Most virtual reels have between 32 and 100 stops, with a few having 200-300 stops -- far fewer stops than the range of numbers from the RNG. How do slots take a potentially huge number from the RNG and determine which stop on the virtual reel it's associated with?

They use a mathematical operation called modulo arithmetic. Modulo arithmetic is just a way to scale a set of numbers with a large range to a set with a smaller range. It's really very simple. We just divide and take the remainder.

Say we have 32 stops on our virtual reel. When we divide a number by 32, the remainder will always be from 0 to 31. We can then add 1 to get the result from 1 to 32, but in some programming languages that's not necessary because it's perfectly okay to start indexing with 0.

Suppose the number from the RNG is 1,285. The program divides 1,285 by 32 and gets a remainder of 5. We'll add 1 to that and say we want the sixth stop on the virtual reel.

The designers did not go through every number from the RNG and assign it a stop on the virtual reel. But every number from the RNG that is evenly divisible by 32 maps to the same stop, and every number that yields of a remainder of 1 maps to the same stop, and so on.

The designers associated symbols with stops on the virtual reels. Modulo arithmetic then automatically and mathematically associates each number from the RNG with a stop on the virtual reel.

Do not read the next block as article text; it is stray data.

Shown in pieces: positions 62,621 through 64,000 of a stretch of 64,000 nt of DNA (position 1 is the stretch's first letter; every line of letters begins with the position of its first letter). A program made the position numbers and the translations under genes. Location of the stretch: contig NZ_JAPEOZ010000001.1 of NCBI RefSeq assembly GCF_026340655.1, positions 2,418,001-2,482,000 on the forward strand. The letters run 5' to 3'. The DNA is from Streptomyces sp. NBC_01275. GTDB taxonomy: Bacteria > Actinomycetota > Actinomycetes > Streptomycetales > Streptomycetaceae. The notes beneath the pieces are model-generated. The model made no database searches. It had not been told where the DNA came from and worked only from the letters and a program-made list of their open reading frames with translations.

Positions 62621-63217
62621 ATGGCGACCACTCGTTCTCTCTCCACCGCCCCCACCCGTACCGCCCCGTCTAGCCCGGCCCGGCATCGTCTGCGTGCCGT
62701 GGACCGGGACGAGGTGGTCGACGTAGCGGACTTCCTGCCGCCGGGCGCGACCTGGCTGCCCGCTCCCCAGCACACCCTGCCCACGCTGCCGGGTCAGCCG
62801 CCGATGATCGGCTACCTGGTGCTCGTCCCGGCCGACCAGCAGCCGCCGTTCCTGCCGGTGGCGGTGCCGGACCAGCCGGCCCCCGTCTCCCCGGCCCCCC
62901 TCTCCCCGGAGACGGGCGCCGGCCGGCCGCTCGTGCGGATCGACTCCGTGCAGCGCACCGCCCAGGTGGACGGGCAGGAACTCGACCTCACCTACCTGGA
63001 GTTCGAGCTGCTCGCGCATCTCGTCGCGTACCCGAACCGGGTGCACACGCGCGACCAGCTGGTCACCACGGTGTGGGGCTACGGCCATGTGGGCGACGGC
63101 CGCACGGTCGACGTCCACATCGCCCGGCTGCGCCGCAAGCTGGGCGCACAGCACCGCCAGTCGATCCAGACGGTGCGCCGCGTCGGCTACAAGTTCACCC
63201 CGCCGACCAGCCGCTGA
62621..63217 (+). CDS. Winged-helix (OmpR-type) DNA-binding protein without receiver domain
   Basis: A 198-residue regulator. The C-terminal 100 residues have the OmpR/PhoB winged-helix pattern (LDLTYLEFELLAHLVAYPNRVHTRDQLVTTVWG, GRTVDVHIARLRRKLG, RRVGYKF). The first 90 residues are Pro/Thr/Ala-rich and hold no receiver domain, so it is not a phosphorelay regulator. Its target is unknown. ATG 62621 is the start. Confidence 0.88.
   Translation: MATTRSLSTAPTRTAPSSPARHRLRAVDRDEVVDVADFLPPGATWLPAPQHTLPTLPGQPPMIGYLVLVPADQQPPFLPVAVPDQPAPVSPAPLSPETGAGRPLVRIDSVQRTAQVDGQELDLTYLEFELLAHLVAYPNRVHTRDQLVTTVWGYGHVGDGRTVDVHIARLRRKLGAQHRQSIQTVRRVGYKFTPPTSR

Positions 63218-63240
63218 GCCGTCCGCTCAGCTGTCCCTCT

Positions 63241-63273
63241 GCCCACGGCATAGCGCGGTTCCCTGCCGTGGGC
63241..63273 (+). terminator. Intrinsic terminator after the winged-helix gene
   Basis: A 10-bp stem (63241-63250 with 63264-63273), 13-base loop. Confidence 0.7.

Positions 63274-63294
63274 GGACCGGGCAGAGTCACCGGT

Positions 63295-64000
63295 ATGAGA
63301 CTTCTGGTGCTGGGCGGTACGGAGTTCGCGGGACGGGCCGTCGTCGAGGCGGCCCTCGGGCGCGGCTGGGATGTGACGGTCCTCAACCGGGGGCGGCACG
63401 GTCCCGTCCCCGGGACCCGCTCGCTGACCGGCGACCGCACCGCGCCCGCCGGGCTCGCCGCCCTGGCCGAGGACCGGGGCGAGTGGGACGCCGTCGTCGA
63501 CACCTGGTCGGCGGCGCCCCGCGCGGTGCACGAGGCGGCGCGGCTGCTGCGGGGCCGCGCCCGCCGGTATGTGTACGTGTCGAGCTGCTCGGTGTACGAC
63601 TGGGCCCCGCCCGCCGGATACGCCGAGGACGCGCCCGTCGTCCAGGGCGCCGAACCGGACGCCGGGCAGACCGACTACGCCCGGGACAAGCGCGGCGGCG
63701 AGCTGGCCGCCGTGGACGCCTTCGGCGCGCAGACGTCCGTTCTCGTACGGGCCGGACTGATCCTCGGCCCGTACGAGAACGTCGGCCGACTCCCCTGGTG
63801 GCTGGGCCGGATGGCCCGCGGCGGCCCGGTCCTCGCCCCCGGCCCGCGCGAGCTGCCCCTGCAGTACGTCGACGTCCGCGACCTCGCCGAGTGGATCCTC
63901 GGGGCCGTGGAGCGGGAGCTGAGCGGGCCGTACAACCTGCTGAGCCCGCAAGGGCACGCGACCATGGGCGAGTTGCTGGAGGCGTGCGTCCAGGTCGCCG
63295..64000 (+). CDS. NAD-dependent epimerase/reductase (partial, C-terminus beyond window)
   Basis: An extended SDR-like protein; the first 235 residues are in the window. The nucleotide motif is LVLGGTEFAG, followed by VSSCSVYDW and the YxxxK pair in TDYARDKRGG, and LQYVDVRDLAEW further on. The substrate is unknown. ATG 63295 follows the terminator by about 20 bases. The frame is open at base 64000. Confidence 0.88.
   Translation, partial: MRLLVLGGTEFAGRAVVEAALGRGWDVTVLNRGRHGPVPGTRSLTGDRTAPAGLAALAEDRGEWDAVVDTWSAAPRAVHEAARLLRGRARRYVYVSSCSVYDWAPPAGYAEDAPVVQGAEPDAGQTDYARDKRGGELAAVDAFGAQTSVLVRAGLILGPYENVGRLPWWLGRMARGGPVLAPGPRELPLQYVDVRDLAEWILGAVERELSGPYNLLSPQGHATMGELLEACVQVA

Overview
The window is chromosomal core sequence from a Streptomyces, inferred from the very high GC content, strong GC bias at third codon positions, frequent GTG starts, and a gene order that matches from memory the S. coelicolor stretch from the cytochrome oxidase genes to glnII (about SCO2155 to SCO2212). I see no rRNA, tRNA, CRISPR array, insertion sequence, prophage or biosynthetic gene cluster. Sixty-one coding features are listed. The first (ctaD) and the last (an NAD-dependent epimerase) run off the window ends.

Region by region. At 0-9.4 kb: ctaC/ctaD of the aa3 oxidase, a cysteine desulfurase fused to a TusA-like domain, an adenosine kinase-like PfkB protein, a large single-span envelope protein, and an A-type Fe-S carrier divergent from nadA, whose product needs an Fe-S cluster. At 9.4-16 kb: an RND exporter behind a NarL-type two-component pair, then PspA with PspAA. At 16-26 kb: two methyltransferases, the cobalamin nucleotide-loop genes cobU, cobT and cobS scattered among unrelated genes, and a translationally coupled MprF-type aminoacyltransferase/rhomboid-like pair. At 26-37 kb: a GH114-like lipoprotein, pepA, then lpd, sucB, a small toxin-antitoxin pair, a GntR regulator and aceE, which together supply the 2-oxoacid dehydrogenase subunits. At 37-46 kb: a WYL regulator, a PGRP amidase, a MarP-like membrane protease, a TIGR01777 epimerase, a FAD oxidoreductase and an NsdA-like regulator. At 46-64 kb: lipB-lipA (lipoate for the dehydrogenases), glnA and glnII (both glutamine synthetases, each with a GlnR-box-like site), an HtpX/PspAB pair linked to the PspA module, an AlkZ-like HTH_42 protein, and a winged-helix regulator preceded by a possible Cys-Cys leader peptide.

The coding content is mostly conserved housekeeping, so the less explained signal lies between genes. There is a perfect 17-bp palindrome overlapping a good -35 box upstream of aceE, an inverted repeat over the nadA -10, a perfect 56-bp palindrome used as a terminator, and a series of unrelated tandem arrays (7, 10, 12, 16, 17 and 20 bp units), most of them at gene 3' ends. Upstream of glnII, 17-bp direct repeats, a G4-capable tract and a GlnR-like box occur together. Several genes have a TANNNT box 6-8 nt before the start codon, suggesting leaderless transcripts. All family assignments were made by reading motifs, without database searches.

So, having the same combination land on the payline twice doesn't mean the slot generated the same raw result twice. A symbol may appear on the reel more than once, and each result used a different instance of the symbol on the reel. A symbol may appear on the virtual reel more than once, and each result may have used a different virtual stop. And finally, more than one number from the RNG maps to a virtual stop and each result definitely had different numbers from the RNG.

So, two results may appear to be identical — and they may be identical as far as the player, who really only cares about winning or losing, is concerned — but they can be very different if we look at what really happened in the slot machine.



Send your slot and video poker questions to John Robison, Slot Expert™, at slotexpert@slotexpert.com. Because of the volume of mail I receive, I regret that I can't reply to every question.

Copyright © John Robison. Slot Expert and Ask the Slot Expert are trademarks of John Robison.

 
John Robison
John  Robison
John Robison is an expert on slot machines and how to play them. John is a slot and video poker columnist and has written for many of gaming's leading publications. Hear John on "The Good Times Radio Gaming Show," broadcast from Memphis on KXIQ 1180AM Friday afternoons. You can listen to archives of the show online anytime.

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The Slot Expert's Guide to Playing Slots